Aquafornia news The Fresno Bee

San Joaquin Valley farmers could suffer in trade war over tariffs

California’s farm exports totaled $20.59 billion in 2015, with almonds the top exported product at $5.14 billion. Almonds are also Fresno County’s top crop, valued at more than $1 billion.

Aquafornia news Herald and News, Klamath Falls

Klamath Basin water users push back on injunction

A group of Klamath Basin water users Wednesday filed a motion in federal court in San Francisco pushing for at least a delay in the court-ordered injunction to keep 50,000 acre feet held in reserve in Upper Klamath Lake. The water is to be used to flush out the Klamath River in the spring to mitigate the impact of disease on coho salmon.

Aquafornia news Grand Junction, Colorado, Sentinel

Eyes on ag lands

When Colorado River District officials caught wind of investment companies recently buying western Colorado ranches with ample senior water rights, including one north of Fruita, it got their attention. The district, which includes Mesa County and 14 other counties and focuses on the protection, conservation, use and development of Colorado River water in western Colorado, long has been concerned about protecting the region’s agricultural sector.

Aquafornia news The Riverside Press-Enterprise

Members of group that will study Riverside water rates to be chosen

A group that will study possible changes in water rates paid by Riverside agricultural customers is set to be chosen Monday, March 12. The Riverside Public Utilities board will vote on creating the Agricultural Water Rates Task Force at a meeting that begins at 6:30 p.m. in the Riverside City Council chambers, 3900 Main St., according to the meeting agenda.

Aquafornia news Courthouse News Service

Crops engineered to conserve water without drop in yield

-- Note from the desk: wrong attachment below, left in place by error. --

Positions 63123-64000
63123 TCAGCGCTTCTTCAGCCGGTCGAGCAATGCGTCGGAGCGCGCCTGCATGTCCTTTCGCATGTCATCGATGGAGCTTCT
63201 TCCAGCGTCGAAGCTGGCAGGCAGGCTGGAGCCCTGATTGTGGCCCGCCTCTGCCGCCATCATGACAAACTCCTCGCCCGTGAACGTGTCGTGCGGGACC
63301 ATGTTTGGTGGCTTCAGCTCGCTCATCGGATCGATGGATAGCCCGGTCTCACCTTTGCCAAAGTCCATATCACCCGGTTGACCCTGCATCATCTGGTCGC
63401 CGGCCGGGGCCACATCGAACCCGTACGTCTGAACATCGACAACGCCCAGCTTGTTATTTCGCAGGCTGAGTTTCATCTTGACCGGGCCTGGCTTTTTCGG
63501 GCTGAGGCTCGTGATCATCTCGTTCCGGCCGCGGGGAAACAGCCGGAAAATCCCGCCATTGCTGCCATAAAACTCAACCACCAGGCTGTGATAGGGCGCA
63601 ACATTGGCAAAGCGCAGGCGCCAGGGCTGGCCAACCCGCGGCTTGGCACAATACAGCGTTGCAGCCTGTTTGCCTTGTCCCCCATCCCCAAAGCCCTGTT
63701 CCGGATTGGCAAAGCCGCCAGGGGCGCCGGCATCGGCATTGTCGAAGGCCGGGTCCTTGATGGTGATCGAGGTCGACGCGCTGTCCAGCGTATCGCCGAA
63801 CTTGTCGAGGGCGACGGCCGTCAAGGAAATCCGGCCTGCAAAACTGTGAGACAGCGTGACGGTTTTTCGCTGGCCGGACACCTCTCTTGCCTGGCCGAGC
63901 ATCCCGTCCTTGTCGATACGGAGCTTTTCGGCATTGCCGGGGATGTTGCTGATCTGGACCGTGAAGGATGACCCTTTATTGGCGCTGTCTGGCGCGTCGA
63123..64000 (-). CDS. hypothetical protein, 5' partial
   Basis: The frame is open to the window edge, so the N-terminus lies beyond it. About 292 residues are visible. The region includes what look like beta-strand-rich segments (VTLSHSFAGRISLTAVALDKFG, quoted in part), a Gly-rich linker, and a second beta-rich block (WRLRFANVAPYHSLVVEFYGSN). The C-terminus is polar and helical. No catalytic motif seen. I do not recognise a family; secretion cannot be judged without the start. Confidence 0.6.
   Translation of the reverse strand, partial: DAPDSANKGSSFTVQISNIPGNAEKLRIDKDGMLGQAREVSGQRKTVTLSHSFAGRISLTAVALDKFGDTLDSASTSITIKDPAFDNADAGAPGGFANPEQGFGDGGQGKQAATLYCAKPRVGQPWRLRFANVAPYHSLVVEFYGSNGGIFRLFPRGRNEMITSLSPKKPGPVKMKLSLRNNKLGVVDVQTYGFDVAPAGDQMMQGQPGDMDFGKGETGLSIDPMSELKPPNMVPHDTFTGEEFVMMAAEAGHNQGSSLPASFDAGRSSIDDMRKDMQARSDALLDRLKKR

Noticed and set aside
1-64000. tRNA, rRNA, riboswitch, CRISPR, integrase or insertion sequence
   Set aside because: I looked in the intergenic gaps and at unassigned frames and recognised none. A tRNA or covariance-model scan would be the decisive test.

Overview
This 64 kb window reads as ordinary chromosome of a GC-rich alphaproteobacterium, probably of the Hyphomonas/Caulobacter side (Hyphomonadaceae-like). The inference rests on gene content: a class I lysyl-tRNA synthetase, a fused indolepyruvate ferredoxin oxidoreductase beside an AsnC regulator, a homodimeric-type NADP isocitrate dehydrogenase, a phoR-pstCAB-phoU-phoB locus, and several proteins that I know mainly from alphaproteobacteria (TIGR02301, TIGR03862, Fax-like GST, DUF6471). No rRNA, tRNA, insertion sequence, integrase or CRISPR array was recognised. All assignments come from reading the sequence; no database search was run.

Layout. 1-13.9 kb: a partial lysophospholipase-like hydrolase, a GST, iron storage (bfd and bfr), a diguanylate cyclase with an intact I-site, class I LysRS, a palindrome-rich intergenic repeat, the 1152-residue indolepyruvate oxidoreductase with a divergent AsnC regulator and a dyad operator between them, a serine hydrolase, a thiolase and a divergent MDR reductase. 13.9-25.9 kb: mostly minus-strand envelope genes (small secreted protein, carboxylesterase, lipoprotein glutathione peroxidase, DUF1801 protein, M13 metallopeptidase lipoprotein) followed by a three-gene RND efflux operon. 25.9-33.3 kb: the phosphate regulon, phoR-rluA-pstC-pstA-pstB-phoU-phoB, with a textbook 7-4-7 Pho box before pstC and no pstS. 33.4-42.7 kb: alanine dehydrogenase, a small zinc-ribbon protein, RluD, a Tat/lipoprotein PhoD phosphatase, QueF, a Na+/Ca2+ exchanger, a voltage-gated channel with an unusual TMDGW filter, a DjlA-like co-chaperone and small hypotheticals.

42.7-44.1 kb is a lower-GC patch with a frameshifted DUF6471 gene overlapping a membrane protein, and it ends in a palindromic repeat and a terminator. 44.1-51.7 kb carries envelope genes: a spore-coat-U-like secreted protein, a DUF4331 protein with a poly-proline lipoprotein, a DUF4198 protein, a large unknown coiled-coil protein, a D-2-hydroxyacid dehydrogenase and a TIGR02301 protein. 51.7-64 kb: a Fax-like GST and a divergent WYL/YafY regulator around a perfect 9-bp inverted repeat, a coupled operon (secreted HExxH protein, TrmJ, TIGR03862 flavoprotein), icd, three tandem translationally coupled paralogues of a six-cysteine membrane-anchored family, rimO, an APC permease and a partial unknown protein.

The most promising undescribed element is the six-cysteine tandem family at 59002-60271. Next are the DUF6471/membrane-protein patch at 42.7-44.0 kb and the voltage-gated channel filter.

A new technique enables crops to use water 25 percent more efficiently without compromising yield, according to a study published Tuesday in the journal Nature Communications.

Aquafornia news The San Diego Union-Tribune

Farmers file formal complaint against Oceanside ag initiative backers

Farmers opposed to a proposed ballot measure that could help preserve Oceanside’s disappearing agricultural land have filed a complaint with the Oceanside city clerk, the county district attorney, and the state Fair Political Practices Commission (FPPC).

Aquafornia news Ag Alert weekly newspaper, California Farm Bureau Federation

March storms bring small improvement

In the space of two to three weeks, California farmers have had to switch from shirtsleeves to parkas to rain gear. That last one at least offered a glimmer of hope for what has been a gloomy 2018 water season so far.

Aquafornia news Lodi News-Sentinel

Groundwater district explores irrigation options

The proposed South System Groundwater Improvement Project, an $18.75 million plan that would have pumped pressurized surface water from the Mokelumne River along seven miles of new pipeline to Bear Creek and Pixley Slough, allowing farmers to irrigate their crops with surface water instead of depleting groundwater, according to NSJWCD [North San Joaquin Water Conservation District] President Joe Valente.

Aquafornia news Associated Press

States to begin surveys for lesser-prairie chicken

Wildlife managers in several states will begin surveys later this month to track the population of a grouse that has been the focus of an ongoing legal battle over whether it warrants federal protection.

Aquafornia news Northern California Water Association

Blog: Rancher, Farmer, Fisherman

In her book Rancher, Farmer, Fisherman, Miriam Horn has painted a fascinating and compelling picture of the amazing conservation work that is being done out on the landscape by the landowners and other stewards who are making a living from the land, while working equally hard to preserve it for future generations. … We encourage you to either read this excellent book or watch the film by the same name.

Aquafornia news Circle of Blue

Kansas farmers cut Ogallala water use — and still make money